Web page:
“What goes up, must come down.” That’s what Blood, Sweat and Tears said, and when the decrees of pop music seem to be in agreement with the laws of physics, then it must be true.
Unfortunately, this does leave us in a somewhat uncomfortable position when it comes to charting careers. As much as we’d like to think that our working lives will be one long ascent, we have been given every indication that this won’t be the case.
Successful people are often quick to point out that their lives have been full of ups and downs, and while their valleys might look like peaks to the rest of us, sometimes it’s genuinely helpful to remember that a career path can be a mighty bumpy road for almost everyone.
Note that “almost everyone.” Apparently Tony Bennett has had a different experience. “I’ve been so fortunate because I never really had ups and downs as far as my career. Ninety-nine percent of the time, I’ve been sold out all over the world,” he said.
But the rest of us might as well try to adjust to the fact that our lives will, from time to time, resemble roller coasters. The big difference is that with roller coasters you can see the climbs and plunges coming, but in life you usually can’t. Even in these challenging economic times, how many of the laid-off or downsized counted on their jobs being on the chopping block?
We’re frequently advised to make the most of the downturns we face, to use them as opportunities to clarify our values and goals, or to strike out in new directions. I personally know someone who didn’t get the radio job he wanted and ended up a very successful cartoonist instead, as well as a woman who was laid off from her state job and founded a thriving business as a chocolatier.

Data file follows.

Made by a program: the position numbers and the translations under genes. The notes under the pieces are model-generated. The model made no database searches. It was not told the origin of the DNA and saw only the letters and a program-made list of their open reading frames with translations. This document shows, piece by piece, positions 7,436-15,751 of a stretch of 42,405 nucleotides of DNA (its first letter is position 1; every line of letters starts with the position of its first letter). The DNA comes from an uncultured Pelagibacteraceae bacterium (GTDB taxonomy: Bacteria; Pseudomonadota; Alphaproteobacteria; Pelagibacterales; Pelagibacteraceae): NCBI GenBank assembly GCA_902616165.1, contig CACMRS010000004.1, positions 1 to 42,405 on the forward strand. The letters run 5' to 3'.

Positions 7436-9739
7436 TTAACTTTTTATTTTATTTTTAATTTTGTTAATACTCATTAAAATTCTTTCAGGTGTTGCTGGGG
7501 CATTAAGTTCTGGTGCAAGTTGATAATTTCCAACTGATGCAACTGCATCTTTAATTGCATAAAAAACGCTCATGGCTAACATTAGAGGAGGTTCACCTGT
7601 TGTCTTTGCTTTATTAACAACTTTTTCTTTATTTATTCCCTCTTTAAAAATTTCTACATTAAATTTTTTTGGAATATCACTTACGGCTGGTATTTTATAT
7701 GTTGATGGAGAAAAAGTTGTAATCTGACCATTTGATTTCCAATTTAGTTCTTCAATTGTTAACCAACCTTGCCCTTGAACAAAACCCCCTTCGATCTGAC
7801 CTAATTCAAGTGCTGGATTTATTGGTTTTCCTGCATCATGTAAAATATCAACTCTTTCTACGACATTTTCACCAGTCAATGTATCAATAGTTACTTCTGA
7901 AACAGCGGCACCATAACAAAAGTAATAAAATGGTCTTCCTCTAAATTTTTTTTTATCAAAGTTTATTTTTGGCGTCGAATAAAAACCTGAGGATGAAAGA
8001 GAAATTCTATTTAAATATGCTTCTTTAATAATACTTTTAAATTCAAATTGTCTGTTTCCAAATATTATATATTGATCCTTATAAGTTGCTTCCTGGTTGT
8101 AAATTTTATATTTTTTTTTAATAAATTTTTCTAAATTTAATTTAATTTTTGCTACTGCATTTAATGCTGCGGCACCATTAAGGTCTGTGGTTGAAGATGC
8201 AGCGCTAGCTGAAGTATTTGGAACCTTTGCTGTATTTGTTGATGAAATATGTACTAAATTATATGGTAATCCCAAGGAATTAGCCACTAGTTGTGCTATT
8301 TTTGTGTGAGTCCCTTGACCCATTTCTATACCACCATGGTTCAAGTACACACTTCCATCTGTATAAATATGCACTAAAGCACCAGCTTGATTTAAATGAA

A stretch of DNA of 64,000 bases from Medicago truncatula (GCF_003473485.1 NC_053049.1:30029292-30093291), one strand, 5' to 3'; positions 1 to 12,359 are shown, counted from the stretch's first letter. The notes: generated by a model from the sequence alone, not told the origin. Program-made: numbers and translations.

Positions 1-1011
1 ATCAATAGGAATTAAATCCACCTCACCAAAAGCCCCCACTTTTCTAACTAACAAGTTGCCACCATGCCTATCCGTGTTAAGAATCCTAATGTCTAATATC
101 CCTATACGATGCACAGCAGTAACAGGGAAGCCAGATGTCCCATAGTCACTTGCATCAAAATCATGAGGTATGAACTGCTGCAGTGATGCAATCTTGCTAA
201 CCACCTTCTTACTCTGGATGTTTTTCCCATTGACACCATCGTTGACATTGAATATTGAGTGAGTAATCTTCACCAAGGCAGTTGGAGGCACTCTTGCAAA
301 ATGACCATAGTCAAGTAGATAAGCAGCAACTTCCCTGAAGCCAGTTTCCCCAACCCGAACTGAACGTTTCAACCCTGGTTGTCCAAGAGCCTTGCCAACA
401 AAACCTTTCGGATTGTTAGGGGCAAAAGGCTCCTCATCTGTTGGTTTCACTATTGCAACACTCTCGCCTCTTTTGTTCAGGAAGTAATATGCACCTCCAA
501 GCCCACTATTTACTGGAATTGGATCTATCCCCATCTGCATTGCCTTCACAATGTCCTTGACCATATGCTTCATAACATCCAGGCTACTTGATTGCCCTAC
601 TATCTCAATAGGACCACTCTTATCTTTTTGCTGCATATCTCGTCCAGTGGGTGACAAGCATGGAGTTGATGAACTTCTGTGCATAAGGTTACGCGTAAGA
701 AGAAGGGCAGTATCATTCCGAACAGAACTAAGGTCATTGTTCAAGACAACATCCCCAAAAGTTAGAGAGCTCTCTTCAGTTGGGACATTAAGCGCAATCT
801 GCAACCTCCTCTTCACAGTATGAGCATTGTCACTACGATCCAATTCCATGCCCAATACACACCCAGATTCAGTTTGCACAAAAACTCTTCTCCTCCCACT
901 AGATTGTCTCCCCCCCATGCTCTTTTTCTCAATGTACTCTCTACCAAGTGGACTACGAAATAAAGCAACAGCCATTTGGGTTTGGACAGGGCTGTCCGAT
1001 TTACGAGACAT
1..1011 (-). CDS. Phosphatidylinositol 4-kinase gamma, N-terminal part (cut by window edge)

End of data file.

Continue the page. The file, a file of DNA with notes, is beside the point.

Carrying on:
Perhaps one of the most important things to do when your luck takes a turn for the worse is take a look at how you react. Say you didn’t get a job you really wanted. Do you stay focused on the particulars of the situation, and analyze what the successful candidate brought to the table that you didn’t? Or do you go global and beat yourself up for being born to lose? Maybe you start off with one reaction, and gradually move to the other.
It’s important to be honest with yourself about your emotional reaction to failure and setbacks, but it’s equally important to not let your reaction pull you further back.
See how you can work with your response to disappointments, and make it into a more effective mechanism for you. It might not be easy, but it’s probably simpler than figuring out how to copy Tony Bennett’s appeal.
by Danielle Dresden